Shopper Experience

ScriptSave uses personalization to align grocery shopping with health

The company's application provides recommendations for food based on a person's health conditions.

ScriptSave uses personalization to align grocery shopping with health

ScriptSave on display at NACDS Total Store Expo. (Photo courtesy of NACDS TSE)

Providing more information to consumers can empower them to make purchasing decisions with confidence. Add in a person’s specific needs and preferences, and it creates opportunities to provide recommendations that lead a person to the choice that’s best for them.

ScriptSave is harnessing this recipe for personalization, and applying it to how the choices people make every day influence their health. A division of the pharmacy benefit manager MedImpact, 25-year-old ScriptSave provides people with discounts on prescription medication through pharmacies and direct-to-consumer channels.

A few years ago, it branched out into an area that could provide health benefits beyond direct treatment, and even prevent the need for medication. With a tool that launched in 2020, ScriptSave is aiming to help people use nutrition to improve their health. In particular, it is aiming to provide people with information that can be used in the food choices they make, whether at a restaurant or grocery store.

“The crux of what we do is to use technology to help people find foods that are really truly aligned to their specific health conditions,” said Jane Schmitt, director of product innovation at ScriptSave. The Current spoke with Schmitt at the National Association of Chain Drug Stores Total Store Expo, where ScriptSave was named the winner in the pharmacy operations category at the product showcase.

Under the banner of ScriptSave WellRx Personalized Wellness, the company offers a white-labeled application that creates a health profile for a user, then uses technology to help them find foods that are right for them, based on their health needs. To create the profile, users input information about health conditions, diet and any allergies, along with metrics from connected devices or other health-related measures.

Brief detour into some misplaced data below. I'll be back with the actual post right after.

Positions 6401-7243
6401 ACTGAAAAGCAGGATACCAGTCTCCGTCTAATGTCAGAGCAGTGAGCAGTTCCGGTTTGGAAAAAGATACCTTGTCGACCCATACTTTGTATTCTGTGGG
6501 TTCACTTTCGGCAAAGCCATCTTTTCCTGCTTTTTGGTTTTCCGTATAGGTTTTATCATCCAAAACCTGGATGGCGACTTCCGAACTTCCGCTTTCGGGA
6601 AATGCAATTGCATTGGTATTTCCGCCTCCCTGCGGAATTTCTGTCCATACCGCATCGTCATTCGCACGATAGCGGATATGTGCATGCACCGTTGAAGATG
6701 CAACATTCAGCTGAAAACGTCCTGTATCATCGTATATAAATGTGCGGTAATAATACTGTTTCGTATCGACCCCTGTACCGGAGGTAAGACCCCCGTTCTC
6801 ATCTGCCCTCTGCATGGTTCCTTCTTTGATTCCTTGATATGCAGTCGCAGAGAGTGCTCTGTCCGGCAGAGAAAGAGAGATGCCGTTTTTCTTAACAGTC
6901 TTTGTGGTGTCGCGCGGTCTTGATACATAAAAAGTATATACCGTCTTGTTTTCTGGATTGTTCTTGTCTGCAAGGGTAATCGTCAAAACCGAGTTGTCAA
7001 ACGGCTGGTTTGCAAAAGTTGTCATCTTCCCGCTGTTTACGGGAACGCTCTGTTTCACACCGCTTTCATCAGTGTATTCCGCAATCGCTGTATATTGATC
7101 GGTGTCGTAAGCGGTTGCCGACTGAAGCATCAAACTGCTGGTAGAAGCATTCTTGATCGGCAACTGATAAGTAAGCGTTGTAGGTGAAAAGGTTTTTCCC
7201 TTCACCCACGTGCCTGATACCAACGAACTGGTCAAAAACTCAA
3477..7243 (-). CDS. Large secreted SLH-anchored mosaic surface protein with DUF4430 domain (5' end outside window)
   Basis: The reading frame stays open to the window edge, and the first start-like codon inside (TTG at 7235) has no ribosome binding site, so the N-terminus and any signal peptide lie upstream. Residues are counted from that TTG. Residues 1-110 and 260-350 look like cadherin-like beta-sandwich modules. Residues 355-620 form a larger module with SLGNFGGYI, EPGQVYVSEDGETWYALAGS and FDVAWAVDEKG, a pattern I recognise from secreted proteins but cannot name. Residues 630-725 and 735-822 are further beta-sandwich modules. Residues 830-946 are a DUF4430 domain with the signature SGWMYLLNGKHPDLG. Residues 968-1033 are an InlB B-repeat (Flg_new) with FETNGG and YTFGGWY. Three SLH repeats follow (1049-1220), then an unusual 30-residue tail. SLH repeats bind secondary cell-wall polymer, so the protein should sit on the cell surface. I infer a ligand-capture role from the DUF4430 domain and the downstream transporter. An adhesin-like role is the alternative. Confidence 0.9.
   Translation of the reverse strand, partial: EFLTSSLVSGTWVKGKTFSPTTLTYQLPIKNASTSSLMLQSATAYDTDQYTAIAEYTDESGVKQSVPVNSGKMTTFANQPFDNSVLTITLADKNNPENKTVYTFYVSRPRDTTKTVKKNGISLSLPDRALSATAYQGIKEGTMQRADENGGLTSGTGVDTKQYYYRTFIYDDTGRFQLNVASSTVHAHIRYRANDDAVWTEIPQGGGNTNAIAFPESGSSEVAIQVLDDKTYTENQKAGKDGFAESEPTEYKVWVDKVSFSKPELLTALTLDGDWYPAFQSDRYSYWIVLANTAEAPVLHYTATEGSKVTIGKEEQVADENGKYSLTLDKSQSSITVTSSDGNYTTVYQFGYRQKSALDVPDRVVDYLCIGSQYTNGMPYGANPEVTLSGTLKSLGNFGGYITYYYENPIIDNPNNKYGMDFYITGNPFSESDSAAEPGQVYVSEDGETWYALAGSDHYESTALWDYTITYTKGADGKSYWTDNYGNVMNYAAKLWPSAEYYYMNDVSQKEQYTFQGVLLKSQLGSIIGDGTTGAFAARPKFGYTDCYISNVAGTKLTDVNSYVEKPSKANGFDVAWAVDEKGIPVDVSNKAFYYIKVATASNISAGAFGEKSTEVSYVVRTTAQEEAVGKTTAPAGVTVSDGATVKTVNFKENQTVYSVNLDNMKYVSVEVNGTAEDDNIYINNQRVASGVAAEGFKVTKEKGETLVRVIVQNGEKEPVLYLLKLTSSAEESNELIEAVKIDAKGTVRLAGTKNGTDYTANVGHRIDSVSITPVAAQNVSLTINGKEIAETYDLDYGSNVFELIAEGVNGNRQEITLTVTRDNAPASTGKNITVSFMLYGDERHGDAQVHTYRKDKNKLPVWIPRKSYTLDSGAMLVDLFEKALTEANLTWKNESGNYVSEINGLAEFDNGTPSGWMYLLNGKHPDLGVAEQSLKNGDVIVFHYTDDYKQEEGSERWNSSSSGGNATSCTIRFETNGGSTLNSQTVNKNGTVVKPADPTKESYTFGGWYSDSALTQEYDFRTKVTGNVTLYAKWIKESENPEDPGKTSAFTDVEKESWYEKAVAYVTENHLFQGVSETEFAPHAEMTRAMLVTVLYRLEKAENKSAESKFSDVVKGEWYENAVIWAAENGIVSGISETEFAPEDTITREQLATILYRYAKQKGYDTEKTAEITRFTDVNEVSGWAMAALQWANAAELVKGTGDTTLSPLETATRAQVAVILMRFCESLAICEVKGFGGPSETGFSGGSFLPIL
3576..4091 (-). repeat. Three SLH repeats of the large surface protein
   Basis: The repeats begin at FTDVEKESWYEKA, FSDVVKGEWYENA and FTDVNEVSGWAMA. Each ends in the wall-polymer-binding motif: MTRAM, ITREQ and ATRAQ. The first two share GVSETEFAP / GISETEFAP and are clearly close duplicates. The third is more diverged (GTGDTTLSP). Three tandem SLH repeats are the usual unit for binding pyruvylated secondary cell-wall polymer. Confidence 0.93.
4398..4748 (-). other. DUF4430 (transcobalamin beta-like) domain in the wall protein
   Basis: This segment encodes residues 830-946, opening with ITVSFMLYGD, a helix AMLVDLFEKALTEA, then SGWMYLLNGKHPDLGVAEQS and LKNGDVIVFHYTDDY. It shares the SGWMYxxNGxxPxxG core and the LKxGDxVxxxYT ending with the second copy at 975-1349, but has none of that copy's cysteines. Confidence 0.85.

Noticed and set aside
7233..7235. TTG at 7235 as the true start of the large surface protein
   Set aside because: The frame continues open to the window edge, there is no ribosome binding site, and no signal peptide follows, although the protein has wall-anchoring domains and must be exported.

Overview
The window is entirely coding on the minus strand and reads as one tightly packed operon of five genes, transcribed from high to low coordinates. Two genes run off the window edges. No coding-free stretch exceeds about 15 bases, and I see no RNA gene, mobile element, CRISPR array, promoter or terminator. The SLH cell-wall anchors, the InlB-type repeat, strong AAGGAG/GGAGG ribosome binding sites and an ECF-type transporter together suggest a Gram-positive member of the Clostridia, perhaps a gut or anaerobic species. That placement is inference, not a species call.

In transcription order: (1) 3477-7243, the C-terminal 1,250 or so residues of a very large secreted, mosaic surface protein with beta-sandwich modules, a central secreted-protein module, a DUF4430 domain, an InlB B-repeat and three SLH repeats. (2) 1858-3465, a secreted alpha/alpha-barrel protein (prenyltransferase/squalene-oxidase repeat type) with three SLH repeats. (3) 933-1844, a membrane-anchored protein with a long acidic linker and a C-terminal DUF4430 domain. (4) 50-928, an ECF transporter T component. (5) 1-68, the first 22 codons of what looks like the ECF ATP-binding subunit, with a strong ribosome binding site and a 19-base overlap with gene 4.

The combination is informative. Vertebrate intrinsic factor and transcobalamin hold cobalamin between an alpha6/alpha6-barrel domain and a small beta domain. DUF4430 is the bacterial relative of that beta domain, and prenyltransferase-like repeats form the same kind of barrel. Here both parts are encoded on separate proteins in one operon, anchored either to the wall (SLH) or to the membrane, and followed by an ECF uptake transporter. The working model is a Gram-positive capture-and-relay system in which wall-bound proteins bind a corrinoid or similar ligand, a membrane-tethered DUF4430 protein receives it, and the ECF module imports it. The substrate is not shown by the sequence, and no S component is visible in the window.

This information is then applied to help them make food chocies at a number of locations.

Within the app, over 500 recipes are also available. Using information from the health profile, the app scores these recipes based on what is best for a consumer. The information is also used to assist with meal planning. When selecting an item, a feature called “Better for You” can make recommendations on products that best fit one’s profile.

The app also blends health information with grocery ecommerce. Once users decide on an item, they have the option to add it to a list for a grocery delivery service such as Instacart, Kroger or Amazon Fresh.

If a user is at a restaurant that is a national or local chain, they can also use the app to find nutritional information from items on the menu.

For people who are browsing at the grocery store, the app includes a barcode scanner that they can use to look up nutritional information of a product. The app then provides a score that indicates whether it will be aligned to a person’s health needs.

Showing information on ingredients and preparation, this feature can double as a handy tool to determine whether a product that is advertised as being good for you is actually healthy. With an unbiased look at what’s in the food we eat, the results of a scan through the home pantry can be surprising.

“We all think we eat healthy, and you discover that there are things that come into your house that you don’t know aren’t good for you,” Schmitt said.

No matter where a person is making food choices, the goal is to put the information to make decisions in their hands. Within the application, the nutrition capabilities are combined with tools that can help users stick to a medication regimen, and monitor their health to potentially see the impact of healthy eating.

“It’s really putting all of the tools into a consumer’s hands so you can eat healthier and, through nutrition, address some of your health conditions,” Schmitt said.

Going forward, Schmitt said the team is looking to add offers to the application that will provide discounts on the food that is good for them.

“We’re not partial to specific brands. It’s really about, is this good for someone or not?” Schmitt said. “If there is an offer to help somebody save money, we want to be able to surface that and help educate users about different products.”

The company has helped people save money on medications for 25 years. Now it wants to help people eat better, and save money on healthy foods, too.

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